MH: Let’s talk about family. Two of your sons, Lukas and Micah, are on Heroes, your latest album, and one of the best songs, “The Sound of Your Memory,” was co-written by Lukas.
WN: That’s a great song. As much as I love my sons, I still wouldn’t make them a part of the show if I didn’t think they were pretty good. For years Lukas and Micah would come out and play—we’d jam a lot, ever since they’ve been old enough to play music together. And there’s nothing better than playing music with your kids.
MH: How did you get Snoop Dogg to sing on “Roll Me Up [and Smoke Me When I Die]”?
WN: He’s an old buddy of mine. We met when he had a song called “My Medicine” and asked me to sing on it. This was a few years back. I was in Amsterdam, and he called me and asked if I’d sing on the record. I said, “Yeah, but I’m in Amsterdam. Where are you?” He said, “I’m in New York, but I’ll be right there.” He flew over, and we did it.
MH: Did you hit any of the coffee shops?
WN: We did allthe coffee shops. We had a lot of fun. We started hanging out together a little bit. When I did “Roll Me Up,” it was natural to get Snoop on it.
MH: Did you see the quote from him after the Sierra Blanca bust? “They better leave Willie the f— alone! Willie Nelson is a legend, man. . . . Willie Nelson is our elder. He’s somebody who lived through many decades of music, and hard times and whatnot, and living good, and going up and down. So give him that respect.”
WN: He was upset over that. They f—ed with him around the world too.
MH: He was busted in the same place, at Sierra Blanca. If you’re going through Texas on I-10, you have to go through that checkpoint.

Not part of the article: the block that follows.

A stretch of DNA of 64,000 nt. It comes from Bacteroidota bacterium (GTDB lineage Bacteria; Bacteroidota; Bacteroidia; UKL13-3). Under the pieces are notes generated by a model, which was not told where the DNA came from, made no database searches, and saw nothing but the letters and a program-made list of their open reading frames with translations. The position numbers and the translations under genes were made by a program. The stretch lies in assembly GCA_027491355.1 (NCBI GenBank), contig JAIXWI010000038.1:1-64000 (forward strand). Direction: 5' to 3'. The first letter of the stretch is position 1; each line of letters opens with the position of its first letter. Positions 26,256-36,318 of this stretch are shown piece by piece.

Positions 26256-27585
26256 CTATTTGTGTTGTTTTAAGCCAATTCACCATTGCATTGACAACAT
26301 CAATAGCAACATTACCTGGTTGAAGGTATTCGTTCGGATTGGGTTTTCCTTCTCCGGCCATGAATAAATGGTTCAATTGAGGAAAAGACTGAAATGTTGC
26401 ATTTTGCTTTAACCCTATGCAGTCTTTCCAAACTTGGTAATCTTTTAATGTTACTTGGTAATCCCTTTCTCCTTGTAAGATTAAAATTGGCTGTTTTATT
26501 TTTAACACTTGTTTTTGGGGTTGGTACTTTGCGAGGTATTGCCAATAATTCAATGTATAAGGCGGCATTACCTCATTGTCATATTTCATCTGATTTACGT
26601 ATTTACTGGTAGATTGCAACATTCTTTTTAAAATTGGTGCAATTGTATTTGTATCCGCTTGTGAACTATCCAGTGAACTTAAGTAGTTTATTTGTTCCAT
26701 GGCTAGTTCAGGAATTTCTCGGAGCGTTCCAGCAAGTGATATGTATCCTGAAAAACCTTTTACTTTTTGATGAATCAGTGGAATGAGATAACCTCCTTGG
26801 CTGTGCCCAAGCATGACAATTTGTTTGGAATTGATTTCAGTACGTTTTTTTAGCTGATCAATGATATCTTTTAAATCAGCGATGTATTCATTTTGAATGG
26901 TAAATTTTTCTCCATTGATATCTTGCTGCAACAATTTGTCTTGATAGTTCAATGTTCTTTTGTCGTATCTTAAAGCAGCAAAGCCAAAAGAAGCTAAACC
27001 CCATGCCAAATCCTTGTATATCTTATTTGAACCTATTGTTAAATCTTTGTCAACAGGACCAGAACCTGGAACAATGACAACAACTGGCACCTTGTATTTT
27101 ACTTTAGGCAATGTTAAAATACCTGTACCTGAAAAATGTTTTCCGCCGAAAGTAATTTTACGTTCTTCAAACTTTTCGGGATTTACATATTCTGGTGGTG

WN: That’s right. Every time you go through there, you think about it—whether you get stopped or pulled over or arrested or not, you definitely remember when you were. I like to go through there when it’s real cold and bad, so they don’t want to open the door. They just say, “Move on.”
MH: Is it all over now?
WN: Yes, I paid a fine, and we moved on.
MH: “Roll Me Up” was a big hit at the CMT Music Awards, in June.
WN: I was surprised they requested it. The opening of the song, they had smoke coming out. I said, “Hell, Nashville’s turning around!” The town has definitely done a 180. The song has become pretty popular. Every night I play it, it becomes a sing-along. It gets everybody moving and laughing.
MH: Have you been writing any new songs?
WN: I haven’t had time to write anything new. I’ve gotta take some days off and write. When I get an idea, I have to write it right then. I don’t know, I’ve got probably a dozen half-written ones lying around. The last thing I wrote, I put down a title: “You Don’t Have to Say a Word.” And the more I looked at it, the more I laughed and realized, I don’t have to say a goddamn thing.